However, it's still good business to bring darkhorse dark horse characters back, even if they were originally meant to be featured for only a short time. Thus, episodes which do not specifically require a certain character will be more likely to use the darkhorse.

Occasionally, if an antagonist becomes a darkhorse, dark horse, the writer may decide to have them perform a HeelFaceTurn in situations where the only other option is being killed by the protagonists. However, if the series doesn't have an end planned, it's more likely that they'll just [[ExitVillainStageLeft escape]].

If the darkhorse dark horse ''becomes'' an important character, they're now a BreakoutCharacter. See also AdaptationalBadass, AscendedExtra, MemeticBystander, LowerDeckEpisode, ADayInTheLimelight, OneSceneWonder, and UnpopularPopularCharacter. CreatorsPet is the polar opposite, a character who the writer grows fond of, but the fans do not. An antagonist who becomes popular despite the author's intentions is DracoInLeatherPants, which is an example of MisaimedFandom. The natural extension of this is the SpotlightStealingSquad. ''Major'' characters who end up overshadowing their castmates often fall under FaceOfTheBand, whether they're the true lead character or a supporting member who ends up overshadowing the lead, à la [[Franchise/StarWars Darth Vader]] or [[WesternAnimation/FamilyGuy Stewie Griffin]].


%% DO NOT change this pic without staff approval first.

to:

%% DO NOT Please don't change this pic without staff approval first.



%% For the subpages, do not start a thread without a concrete suggestion.

to:

%% For the subpages, do not please don't start a thread without a concrete suggestion.



The term "Dark Horse" has its origin in horse racing. A relatively unknown horse would be risky to place bets on, compared to a horse with a known track record, because the gamblers would be "in the dark", so when an unknown horse won a race it was called a "DarkHorseVictory." The term is also used in politics to describe a lesser known candidate who does better than expected in an election.

This trope is used to describe a side character making up part of the Ensemble, either a non-lead secondary character or a mere FlatCharacter, who then becomes [[PopularityPower unexpectedly popular]] with the fandom (sometimes, even more than the lead characters) depending on [[PeripheryDemographic who]] and [[GermansLoveDavidHasselhoff where]] the {{Fandom}} is, as well as what the other characters are like in comparison (for example, the hero is not as popular because they're too much The Everyman). Often, this can happen because the character has very few character traits, allowing fans to imagine this character to have traits that they like. The Ensemble Darkhorse can sometimes be viewed as the character equivalent of a CultClassic.

The writers or producers may be tempted to {{Retool}} the show's premise to [[BreakoutCharacter put them]] [[SpotlightStealingSquad in the spotlight]]. Sometimes this works, but usually it's a bad idea for two reasons, both relating to what happens when you take a supporting character and move him or her into TheProtagonist's position. The first is that writers often "adjust" the character so that they can fit into a conventionally heroic role in the process [[BadassDecay destroying the unconventional traits]] that made the character an Ensemble Dark Horse in the first place. The second is that if the writers don't do this, traits that were entertaining in a secondary character may become grating and unpleasant in TheProtagonist.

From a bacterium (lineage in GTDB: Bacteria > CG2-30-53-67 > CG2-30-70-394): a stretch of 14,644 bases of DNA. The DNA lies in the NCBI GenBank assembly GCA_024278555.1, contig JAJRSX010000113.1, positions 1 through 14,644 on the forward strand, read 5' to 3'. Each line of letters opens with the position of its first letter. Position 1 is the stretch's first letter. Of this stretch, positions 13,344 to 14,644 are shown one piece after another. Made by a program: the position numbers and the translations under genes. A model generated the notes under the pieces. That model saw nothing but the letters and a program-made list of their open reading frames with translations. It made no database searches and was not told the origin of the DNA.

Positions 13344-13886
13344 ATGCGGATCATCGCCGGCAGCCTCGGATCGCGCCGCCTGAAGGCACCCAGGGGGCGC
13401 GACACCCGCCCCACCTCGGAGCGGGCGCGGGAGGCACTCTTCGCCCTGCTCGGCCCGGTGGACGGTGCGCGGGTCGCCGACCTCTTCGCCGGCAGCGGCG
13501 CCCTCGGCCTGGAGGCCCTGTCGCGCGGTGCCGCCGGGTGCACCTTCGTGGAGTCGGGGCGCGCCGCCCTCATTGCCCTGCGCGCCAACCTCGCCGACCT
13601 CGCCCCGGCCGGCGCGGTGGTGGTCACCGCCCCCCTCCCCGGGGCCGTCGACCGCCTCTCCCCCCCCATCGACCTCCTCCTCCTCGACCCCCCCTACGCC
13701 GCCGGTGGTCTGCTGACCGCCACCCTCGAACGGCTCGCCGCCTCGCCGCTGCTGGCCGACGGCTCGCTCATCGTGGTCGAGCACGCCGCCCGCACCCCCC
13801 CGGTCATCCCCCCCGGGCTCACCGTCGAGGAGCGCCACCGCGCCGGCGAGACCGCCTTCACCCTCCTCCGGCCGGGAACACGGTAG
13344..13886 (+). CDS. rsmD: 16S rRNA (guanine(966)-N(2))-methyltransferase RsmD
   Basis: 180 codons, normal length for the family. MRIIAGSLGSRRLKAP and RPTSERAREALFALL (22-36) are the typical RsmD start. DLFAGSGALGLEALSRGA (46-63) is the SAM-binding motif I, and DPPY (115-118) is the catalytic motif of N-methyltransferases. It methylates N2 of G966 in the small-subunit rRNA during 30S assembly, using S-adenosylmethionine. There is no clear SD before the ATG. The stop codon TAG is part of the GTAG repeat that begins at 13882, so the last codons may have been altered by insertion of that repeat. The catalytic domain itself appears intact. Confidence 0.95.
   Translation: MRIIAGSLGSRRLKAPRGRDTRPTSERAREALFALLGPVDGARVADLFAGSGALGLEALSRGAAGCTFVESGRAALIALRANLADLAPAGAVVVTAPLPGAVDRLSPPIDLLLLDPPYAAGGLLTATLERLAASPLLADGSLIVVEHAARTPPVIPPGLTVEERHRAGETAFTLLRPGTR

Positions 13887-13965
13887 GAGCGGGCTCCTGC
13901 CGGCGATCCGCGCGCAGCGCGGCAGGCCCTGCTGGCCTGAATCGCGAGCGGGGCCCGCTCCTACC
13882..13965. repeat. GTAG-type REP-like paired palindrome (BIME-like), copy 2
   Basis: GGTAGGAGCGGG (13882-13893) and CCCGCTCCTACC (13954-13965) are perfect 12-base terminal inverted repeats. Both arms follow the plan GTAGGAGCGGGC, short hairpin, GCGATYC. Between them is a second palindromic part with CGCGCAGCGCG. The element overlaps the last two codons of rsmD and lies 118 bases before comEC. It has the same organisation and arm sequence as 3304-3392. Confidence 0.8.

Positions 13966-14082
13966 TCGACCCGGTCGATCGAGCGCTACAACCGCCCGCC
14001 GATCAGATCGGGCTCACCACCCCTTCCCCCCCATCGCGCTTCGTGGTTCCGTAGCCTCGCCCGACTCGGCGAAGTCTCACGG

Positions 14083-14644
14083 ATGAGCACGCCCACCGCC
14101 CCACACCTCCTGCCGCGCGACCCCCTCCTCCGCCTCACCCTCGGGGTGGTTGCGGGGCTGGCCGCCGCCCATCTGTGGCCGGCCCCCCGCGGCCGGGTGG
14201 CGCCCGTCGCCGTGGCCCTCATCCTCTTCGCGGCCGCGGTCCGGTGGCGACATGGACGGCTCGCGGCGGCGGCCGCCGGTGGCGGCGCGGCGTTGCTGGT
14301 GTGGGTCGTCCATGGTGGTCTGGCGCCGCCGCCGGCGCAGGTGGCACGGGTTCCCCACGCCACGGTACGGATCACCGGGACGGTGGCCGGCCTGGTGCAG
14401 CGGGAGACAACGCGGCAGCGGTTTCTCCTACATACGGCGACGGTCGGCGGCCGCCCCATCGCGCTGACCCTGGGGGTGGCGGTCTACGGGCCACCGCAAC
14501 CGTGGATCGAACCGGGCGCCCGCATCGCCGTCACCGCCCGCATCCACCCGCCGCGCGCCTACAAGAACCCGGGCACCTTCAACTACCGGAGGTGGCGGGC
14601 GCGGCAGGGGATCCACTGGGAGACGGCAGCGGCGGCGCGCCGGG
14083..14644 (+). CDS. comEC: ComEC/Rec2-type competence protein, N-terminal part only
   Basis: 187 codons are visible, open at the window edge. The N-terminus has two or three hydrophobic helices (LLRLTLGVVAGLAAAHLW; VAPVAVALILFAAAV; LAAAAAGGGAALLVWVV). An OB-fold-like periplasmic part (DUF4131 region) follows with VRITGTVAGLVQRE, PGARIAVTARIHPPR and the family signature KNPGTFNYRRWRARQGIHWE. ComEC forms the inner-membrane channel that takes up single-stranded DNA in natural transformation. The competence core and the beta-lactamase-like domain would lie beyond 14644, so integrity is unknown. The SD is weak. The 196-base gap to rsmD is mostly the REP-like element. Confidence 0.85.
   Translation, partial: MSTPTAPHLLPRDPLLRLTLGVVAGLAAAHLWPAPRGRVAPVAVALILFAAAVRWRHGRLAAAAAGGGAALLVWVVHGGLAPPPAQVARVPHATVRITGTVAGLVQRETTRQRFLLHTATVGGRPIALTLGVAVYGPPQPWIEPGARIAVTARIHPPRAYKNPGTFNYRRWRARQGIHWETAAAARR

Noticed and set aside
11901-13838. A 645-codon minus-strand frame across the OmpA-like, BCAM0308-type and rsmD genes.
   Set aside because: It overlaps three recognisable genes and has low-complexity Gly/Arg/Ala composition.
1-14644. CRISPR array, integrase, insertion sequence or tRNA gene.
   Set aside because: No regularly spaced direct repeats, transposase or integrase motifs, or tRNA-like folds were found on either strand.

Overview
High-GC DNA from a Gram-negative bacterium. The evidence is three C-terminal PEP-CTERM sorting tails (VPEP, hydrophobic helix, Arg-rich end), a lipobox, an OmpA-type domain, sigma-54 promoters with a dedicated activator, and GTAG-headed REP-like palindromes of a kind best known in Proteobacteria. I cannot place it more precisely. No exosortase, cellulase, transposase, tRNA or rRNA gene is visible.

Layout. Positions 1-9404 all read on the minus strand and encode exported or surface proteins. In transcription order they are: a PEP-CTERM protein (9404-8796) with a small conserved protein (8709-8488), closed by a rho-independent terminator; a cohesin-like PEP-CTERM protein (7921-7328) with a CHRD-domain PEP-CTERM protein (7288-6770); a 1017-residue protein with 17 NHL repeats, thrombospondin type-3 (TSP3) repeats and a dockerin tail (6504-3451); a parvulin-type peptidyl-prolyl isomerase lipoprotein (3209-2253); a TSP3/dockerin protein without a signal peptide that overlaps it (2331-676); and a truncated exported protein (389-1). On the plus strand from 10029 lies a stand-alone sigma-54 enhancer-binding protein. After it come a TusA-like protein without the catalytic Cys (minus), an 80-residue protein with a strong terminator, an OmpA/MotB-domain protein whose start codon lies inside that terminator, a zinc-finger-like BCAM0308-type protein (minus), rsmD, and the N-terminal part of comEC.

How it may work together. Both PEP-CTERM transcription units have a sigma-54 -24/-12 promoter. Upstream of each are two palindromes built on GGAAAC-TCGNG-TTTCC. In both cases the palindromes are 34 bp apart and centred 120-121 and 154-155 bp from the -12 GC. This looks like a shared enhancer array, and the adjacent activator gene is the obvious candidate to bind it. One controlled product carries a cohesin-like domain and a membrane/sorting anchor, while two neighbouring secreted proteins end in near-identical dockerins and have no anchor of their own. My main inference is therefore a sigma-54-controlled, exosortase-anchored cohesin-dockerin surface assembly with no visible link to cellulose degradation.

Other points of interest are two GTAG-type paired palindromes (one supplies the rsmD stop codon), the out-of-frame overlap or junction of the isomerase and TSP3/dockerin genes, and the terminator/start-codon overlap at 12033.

However, it's still good business to bring Dark Horse characters back, even if they were originally meant to be featured for only a short time. Thus, episodes which do not specifically require a certain character will be more likely to use the Ensemble Dark Horse.

Occasionally, if an antagonist becomes a Dark Horse, the writer may decide to have them perform a HeelFaceTurn in situations where the only other option is being killed by the protagonists. However, if the series doesn't have an end planned, it's more likely that they'll just [[ExitVillainStageLeft escape]].

If the Ensemble Dark Horse ''becomes'' an important character, they're now a BreakoutCharacter. See also AdaptationalBadass, AscendedExtra, MemeticBystander, LowerDeckEpisode, ADayInTheLimelight, OneSceneWonder, and UnpopularPopularCharacter. CreatorsPet is the polar opposite, a character who the writer grows fond of but the fans do not. An antagonist who becomes popular despite the author's intentions is DracoInLeatherPants an example of MisaimedFandom. The natural extension of this is the SpotlightStealingSquad. ''Major'' characters who end up overshadowing their castmates often fall under FaceOfTheBand, whether they're the true lead character or a supporting member who ends up overshadowing the lead (a la [[Franchise/StarWars Darth Vader]] or [[WesternAnimation/FamilyGuy Stewie Griffin]]).